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Spatial distribution of heavy metals and their potential sources in the soil of Yellow River Delta: a traditional oil field in China

  • Xiongyi Miao
  • Yupei Hao
  • Fawang Zhang
  • Shengzhang Zou
  • Siyuan YeEmail author
  • Zhouqing XieEmail author
Original Paper

Abstract

In this study, soil samples were collected from different layers throughout the whole Yellow River Delta (YERD), in north China. The total concentration of arsenic (As), cadmium (Cd), chromium (Cr), copper (Cu), mercury (Hg), lead (Pb) and zinc (Zn) was determined to demonstrate their spatial distribution and pollution status in different layers of soils throughout the whole YERD. The obtained results suggested a relatively low contamination of heavy metals as observed through the evaluation of CF and RI. The potential ecological risk of Hg is not so severe. Also, the maximum potential threat could be noted only from Cd instead of Hg based on the widespread degree of pollution, which breaks traditional concept that oil production escalates mercury in the soil. The obtained value of EF proves a higher enrichment of heavy metals in the surface soil than in the layer of deep soil induced by human activities. Human activities only slightly elevate As, Cd and Pb. As has the strongest ability downward to lower layer, followed by Cd and Pb in YERD. The source of heavy metals predominantly stems from natural deposits, and their concentrations are controlled by the nature of their association with the mineral. Overall, it shows that the petroleum industry instead of agriculture could be treated as an important source to bring anthropogenic heavy metals in the soils. The human influence only elevated the concentration of heavy metals in the soil of the areas corresponding to the intensive production of oil. In this study some of the measures have also been proposed to avoid and control soil pollution as well as the health risk caused by heavy metals.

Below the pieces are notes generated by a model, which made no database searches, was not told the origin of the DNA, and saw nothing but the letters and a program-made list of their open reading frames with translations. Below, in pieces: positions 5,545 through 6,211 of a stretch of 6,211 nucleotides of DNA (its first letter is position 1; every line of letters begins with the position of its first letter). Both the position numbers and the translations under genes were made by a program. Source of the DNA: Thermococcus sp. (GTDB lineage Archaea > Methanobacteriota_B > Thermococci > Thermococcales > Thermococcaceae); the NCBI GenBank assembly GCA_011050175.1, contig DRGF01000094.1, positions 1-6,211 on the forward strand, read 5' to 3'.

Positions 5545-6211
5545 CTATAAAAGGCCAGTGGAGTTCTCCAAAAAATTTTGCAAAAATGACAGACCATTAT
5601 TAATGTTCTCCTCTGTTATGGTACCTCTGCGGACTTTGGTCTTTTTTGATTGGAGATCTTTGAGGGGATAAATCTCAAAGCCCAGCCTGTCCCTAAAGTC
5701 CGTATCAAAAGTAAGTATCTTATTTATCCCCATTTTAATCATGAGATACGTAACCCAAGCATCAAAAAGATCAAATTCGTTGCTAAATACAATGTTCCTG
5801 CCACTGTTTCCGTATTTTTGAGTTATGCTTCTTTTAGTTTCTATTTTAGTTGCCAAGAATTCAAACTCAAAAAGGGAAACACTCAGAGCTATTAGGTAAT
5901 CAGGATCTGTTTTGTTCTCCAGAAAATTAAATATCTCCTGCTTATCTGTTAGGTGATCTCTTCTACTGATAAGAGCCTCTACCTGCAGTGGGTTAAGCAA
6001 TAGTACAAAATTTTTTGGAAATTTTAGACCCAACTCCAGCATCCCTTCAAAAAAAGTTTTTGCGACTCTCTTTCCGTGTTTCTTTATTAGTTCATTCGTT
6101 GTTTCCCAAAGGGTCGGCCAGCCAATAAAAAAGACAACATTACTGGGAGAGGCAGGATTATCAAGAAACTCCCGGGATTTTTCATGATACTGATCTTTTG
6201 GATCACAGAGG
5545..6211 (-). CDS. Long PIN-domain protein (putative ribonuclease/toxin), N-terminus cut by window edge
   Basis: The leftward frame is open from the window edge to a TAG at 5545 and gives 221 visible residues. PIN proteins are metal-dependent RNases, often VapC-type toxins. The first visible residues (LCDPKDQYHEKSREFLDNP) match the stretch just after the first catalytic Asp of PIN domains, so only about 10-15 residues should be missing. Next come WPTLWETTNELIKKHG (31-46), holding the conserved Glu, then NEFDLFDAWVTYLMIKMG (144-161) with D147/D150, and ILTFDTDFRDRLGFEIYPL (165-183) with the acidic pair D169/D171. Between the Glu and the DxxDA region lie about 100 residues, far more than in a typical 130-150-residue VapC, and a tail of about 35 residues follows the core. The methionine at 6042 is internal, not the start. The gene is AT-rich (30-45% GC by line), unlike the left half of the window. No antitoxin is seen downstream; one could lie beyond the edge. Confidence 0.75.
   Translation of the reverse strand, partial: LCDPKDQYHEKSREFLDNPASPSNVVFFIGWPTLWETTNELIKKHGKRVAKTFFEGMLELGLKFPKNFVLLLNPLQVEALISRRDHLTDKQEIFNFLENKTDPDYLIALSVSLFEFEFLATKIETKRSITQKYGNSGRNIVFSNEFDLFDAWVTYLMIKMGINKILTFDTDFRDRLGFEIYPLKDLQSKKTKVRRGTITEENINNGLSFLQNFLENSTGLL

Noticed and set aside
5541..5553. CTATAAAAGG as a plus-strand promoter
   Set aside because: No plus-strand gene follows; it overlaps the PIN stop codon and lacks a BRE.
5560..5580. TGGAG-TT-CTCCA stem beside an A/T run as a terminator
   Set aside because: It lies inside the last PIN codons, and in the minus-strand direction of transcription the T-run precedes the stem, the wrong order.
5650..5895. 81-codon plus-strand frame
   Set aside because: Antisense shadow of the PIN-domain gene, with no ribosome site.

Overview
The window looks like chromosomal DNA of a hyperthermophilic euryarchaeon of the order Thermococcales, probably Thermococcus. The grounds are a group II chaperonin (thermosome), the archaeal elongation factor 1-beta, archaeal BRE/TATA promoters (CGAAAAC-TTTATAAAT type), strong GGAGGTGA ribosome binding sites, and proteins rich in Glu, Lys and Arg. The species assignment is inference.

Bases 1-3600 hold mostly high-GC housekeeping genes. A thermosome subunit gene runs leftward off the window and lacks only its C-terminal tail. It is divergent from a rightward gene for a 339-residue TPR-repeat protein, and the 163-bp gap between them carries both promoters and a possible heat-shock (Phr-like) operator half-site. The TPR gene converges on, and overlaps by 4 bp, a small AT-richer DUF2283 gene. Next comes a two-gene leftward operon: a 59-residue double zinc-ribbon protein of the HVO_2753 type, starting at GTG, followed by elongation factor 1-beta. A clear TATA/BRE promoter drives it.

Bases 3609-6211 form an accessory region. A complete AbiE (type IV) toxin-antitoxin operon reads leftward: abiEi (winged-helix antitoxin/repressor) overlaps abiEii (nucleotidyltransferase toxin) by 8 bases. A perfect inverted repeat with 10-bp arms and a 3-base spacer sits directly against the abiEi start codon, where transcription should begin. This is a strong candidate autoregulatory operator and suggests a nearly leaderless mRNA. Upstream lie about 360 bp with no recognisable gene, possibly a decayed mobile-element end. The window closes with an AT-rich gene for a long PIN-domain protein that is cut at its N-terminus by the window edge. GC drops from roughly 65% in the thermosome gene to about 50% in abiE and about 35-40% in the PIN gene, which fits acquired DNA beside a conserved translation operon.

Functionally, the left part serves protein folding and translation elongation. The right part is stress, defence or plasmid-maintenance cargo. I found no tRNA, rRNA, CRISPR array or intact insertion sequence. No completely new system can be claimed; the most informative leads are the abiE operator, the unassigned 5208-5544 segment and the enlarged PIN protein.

Keywords

Yellow River Delta Soil Heavy metal elements Contamination assessment Oil field 

Notes

Acknowledgements

The present study was supported by Guangxi Natural Science Foundation (2018GXNSFBA138051), National Key Research and Development Project of China (2017YFC0406104), China Geological Survey Project (DD20160302 and DD20160301), Ministry of Nature and Resources Public Welfare Industry Research Project China 201111023 and China Academy of Geological Sciences Basic Research Projects (JYYWF201833, YYWF201638). The authors appreciate the comments given by Professor Lianwen Liu from Nanjing University. Special thanks to my beloved parents Guoping Liu and YingZhong Miao.

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© Springer Nature B.V. 2019
Corrected Publication 2019

Authors and Affiliations

  1. 1.Institute of Polar Environment, School of Earth and Space SciencesUniversity of Science and Technology of ChinaHefeiChina
  2. 2.Key Laboratory of Coastal Wetlands Biogeosciences, China Geologic Survey, Qingdao Institute of Marine Geology and Laboratory for Marine GeologyQingdao National Laboratory for Marine Science and TechnologyQingdaoChina
  3. 3.Key Laboratory of Karst Dynamics, MNR&GZARInstitute of Karst Geology, CAGSGuilinChina

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